Frederico, Manolo and Pedro are brothers. Frederico is 72, Manolo is 70 and Pedro is 69. In 1971, the three brothers founded FMP, now one of the largest household products companies in Latin America. The brothers still run the company. Frederico serves as CEO, and Manolo and Pedro serve as Co-Chairmen of the Board of Directors.
Frederico has four children, who themselves have 13 children. Manolo has 5 children, who themselves have 11 children. Pedro has 2 children. Three of Frederico’s children work in the family business: Ana, 46; Rafael, 44; and José, 39. Three of Manolo’s children also work in the family business too: Roberto, 45; Silvia, 41; and Alfonso, 40. Although not the oldest of the second generation working in the business, Silvia is the only one with an MBA, which she received from Harvard Business School. Pedro’s two children do not work in the family business.
As the grandchildren of the family graduate from university, roughly half of them want to enter the family business and the remaining grandchildren want to pursue other careers.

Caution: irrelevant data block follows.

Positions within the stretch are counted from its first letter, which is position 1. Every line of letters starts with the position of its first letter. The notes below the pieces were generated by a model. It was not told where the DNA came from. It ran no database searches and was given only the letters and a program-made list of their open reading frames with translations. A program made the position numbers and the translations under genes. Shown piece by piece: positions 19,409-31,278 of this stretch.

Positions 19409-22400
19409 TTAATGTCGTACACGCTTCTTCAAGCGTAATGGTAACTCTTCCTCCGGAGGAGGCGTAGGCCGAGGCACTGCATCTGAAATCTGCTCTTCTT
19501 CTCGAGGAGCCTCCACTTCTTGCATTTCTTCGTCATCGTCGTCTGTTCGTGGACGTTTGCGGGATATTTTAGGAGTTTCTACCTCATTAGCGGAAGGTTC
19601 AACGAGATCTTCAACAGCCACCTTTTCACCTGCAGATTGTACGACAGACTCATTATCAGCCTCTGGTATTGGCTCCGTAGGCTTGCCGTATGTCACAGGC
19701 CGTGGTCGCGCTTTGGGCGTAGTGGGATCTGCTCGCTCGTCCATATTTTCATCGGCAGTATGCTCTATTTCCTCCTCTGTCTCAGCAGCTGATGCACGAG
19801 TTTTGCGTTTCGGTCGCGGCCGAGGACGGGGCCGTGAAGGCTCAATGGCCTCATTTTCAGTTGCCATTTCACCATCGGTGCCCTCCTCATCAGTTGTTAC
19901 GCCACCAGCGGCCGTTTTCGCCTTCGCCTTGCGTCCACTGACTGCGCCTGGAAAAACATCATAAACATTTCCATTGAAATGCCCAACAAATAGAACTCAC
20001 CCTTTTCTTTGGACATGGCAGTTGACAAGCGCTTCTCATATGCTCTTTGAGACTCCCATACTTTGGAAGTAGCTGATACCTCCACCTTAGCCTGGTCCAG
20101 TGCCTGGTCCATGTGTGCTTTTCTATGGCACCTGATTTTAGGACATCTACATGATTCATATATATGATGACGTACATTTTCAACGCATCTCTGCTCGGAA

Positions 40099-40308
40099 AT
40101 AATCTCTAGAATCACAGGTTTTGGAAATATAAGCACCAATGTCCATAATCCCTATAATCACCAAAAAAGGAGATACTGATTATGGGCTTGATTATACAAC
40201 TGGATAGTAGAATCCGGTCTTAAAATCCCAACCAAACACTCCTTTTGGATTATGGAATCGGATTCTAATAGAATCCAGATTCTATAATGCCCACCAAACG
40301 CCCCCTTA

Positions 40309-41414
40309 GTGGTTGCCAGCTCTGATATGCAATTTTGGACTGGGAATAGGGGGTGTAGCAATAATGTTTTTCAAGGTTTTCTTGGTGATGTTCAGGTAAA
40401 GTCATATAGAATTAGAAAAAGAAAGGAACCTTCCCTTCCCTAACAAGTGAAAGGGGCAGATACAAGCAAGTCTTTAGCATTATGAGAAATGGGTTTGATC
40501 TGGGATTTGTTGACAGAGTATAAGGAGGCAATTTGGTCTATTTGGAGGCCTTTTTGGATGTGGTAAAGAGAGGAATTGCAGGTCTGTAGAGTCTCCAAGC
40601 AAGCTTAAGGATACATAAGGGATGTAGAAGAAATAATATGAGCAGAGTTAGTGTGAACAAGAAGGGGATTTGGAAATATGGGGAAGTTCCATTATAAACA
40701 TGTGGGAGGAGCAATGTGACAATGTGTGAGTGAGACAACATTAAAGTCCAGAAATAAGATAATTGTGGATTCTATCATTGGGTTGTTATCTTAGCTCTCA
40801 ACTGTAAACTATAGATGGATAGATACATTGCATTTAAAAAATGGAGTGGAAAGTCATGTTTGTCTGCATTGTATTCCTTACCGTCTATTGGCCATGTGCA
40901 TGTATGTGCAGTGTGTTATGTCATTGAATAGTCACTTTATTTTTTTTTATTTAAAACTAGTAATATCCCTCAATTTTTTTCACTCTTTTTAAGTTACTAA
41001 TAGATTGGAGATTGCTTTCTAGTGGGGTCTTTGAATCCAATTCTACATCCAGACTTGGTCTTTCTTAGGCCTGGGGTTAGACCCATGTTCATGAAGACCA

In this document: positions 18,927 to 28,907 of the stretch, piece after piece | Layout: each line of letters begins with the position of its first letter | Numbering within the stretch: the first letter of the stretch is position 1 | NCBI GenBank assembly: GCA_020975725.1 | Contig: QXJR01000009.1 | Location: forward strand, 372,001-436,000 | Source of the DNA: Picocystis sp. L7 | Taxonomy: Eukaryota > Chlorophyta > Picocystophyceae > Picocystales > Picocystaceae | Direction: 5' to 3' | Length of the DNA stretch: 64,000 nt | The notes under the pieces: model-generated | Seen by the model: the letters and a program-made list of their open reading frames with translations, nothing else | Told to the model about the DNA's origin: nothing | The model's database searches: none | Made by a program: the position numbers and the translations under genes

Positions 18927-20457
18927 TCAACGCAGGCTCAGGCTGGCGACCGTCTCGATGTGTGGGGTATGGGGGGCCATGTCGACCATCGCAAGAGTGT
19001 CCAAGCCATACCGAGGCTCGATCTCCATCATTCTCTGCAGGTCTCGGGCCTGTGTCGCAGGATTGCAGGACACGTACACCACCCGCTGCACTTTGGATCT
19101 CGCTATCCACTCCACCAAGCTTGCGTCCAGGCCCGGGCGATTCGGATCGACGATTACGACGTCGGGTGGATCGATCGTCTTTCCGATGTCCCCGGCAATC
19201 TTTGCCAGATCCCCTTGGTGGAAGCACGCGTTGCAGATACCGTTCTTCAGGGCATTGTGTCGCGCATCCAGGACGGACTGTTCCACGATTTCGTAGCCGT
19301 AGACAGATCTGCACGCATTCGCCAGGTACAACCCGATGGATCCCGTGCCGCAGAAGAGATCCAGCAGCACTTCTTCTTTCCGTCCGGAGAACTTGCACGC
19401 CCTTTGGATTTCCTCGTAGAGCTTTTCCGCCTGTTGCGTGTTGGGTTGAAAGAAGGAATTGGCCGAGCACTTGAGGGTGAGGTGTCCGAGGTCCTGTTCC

Because of their unusual spirit of cooperation, Frederico, Manolo and Pedro always ran the business in a rather informal way, but they understand that that type of informality will simply not work in a family business that is expanding into the third generation. They realise that they are going to have to put in place a far more formal governance structure. They ask you for advice.
Write them a memorandum concerning the likely problems they should be aware of, and, further, offer guidance concerning an appropriate governance structure for the company.
The question belongs to Management and it discusses about introducing formal governance structure in family business. An example of a family business run by 3 brothers has been given. The business is now entering into third generation and hence a need for introducing corporate governance has been felt by the owners of the business.
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